42       In a business combination achieved in stages, the acquirer shall remeasure its previously held equity interest in the acquiree at its acquisition-date fair value and recognise the resulting gain or loss, if any, in profit or loss or other comprehensive income, as appropriate. In prior reporting periods, the acquirer may have recognised changes in the value of its equity interest in the acquiree in other comprehensive income. If so, the amount that was recognised in other comprehensive income shall be recognised on the same basis as would be required if the acquirer had disposed directly of the previously held equity interest.
53       Acquisition-related costs are costs the acquirer incurs to effect a business combination. Those costs include finder’s fees; advisory, legal, accounting, valuation and other professional or consulting fees; general administrative costs, including the costs of maintaining an internal acquisitions department; and costs of registering and issuing debt and equity securities.  The acquirer shall account for acquisition-related costs as expenses in the periods in which the costs are incurred and the services are received, with one exception.  The costs to issue debt or equity securities shall be recognised in accordance with AASB 132 and AASB 9.
56       After initial recognition and until the liability is settled, cancelled or expires, the acquirer shall measure a contingent liability recognised in a business combination at the higher of:
(a)      the amount that would be recognised in accordance with AASB 137; and
(b)      the amount initially recognised less, if appropriate, cumulative amortisation recognised in accordance with AASB 118 Revenue.
This requirement does not apply to contracts accounted for in accordance with AASB 9.
58       Some changes …
(b)      Contingent consideration classified as an asset or a liability that:
(i)        is a financial instrument and is within the scope of AASB 9 shall be measured at fair value, with any resulting gain or loss recognised either in profit or loss or in other comprehensive income in accordance with AASB 9.
(ii)       is not within the scope of AASB 9 shall be accounted for in accordance with AASB 137 or other Australian Accounting Standards as appropriate.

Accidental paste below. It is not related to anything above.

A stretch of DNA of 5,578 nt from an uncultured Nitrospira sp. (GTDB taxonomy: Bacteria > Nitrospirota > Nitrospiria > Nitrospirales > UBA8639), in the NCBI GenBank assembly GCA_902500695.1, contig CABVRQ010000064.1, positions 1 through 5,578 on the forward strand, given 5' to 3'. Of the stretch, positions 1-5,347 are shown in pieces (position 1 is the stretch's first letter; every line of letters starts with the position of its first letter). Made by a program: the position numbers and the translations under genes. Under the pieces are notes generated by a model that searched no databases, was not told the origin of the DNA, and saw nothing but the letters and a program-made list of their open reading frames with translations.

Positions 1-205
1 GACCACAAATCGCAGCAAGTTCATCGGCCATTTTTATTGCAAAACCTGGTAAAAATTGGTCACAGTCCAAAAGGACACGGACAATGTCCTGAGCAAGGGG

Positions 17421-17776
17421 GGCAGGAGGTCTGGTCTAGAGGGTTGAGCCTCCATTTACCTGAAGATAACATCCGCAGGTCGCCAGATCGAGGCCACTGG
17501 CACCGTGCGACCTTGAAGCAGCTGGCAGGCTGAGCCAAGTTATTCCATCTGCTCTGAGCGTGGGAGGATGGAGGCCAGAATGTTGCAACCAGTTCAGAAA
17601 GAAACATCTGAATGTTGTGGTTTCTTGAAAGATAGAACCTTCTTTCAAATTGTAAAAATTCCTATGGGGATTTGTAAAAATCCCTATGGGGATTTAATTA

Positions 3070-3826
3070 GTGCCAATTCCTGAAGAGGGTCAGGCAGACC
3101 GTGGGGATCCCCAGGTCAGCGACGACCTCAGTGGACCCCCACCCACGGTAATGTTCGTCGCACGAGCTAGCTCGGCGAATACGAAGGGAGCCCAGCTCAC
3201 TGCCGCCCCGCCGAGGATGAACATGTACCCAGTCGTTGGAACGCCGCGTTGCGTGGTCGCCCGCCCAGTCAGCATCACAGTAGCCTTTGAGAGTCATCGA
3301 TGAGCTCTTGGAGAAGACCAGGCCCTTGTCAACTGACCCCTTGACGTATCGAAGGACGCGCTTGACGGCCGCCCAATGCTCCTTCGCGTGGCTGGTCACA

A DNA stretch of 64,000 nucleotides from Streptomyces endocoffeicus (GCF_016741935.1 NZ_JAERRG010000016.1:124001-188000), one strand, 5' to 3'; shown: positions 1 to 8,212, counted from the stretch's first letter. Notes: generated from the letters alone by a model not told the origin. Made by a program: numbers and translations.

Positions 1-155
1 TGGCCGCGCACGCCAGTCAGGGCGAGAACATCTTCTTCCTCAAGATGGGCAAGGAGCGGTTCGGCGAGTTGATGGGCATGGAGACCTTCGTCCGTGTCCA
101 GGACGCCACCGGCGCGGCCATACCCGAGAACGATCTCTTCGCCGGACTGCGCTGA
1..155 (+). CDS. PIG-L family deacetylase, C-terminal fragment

64A    [Deleted by the IASB]
64D    AASB 2010-7 Amendments to Australian Accounting Standards arising from AASB 9 (December 2010), issued in December 2010, amended paragraphs 16, 42, 53, 56 and 58(b) and deleted paragraph 64A. An entity shall apply those amendments when it applies AASB 9 as issued in December 2010.
Amendments to AASB 4
14          Paragraphs 3, 4(d), 7, 8, 12, 34(d), 35 and 45 are amended to read as follows, paragraph 41C is deleted and paragraph 41D is added:
3         This Standard does not address other aspects of accounting by insurers, such as accounting for financial assets held by insurers and financial liabilities issued by insurers (see AASB 132 Financial Instruments: Presentation, AASB 139 Financial Instruments: Recognition and Measurement, AASB 7 and AASB 9 Financial Instruments), except in the transitional provisions in paragraph 45.
4         An entity shall not apply this Standard to:
(a)      …
(d)      financial guarantee contracts unless the issuer has previously asserted explicitly that it regards such contracts as insurance contracts and has used accounting applicable to insurance contracts, in which case the issuer may elect to apply either AASB 132, AASB 7 and AASB 9 or AASB 1023 to such financial guarantee contracts.  The issuer may make that election contract by contract, but the election for each contract is irrevocable;
(e)       …
7         AASB 9 requires an entity to separate some embedded derivatives from their host contract, measure them at fair value and include changes in their fair value in profit or loss.  AASB 9 applies to derivatives embedded in an insurance contract unless the embedded derivative is itself an insurance contract.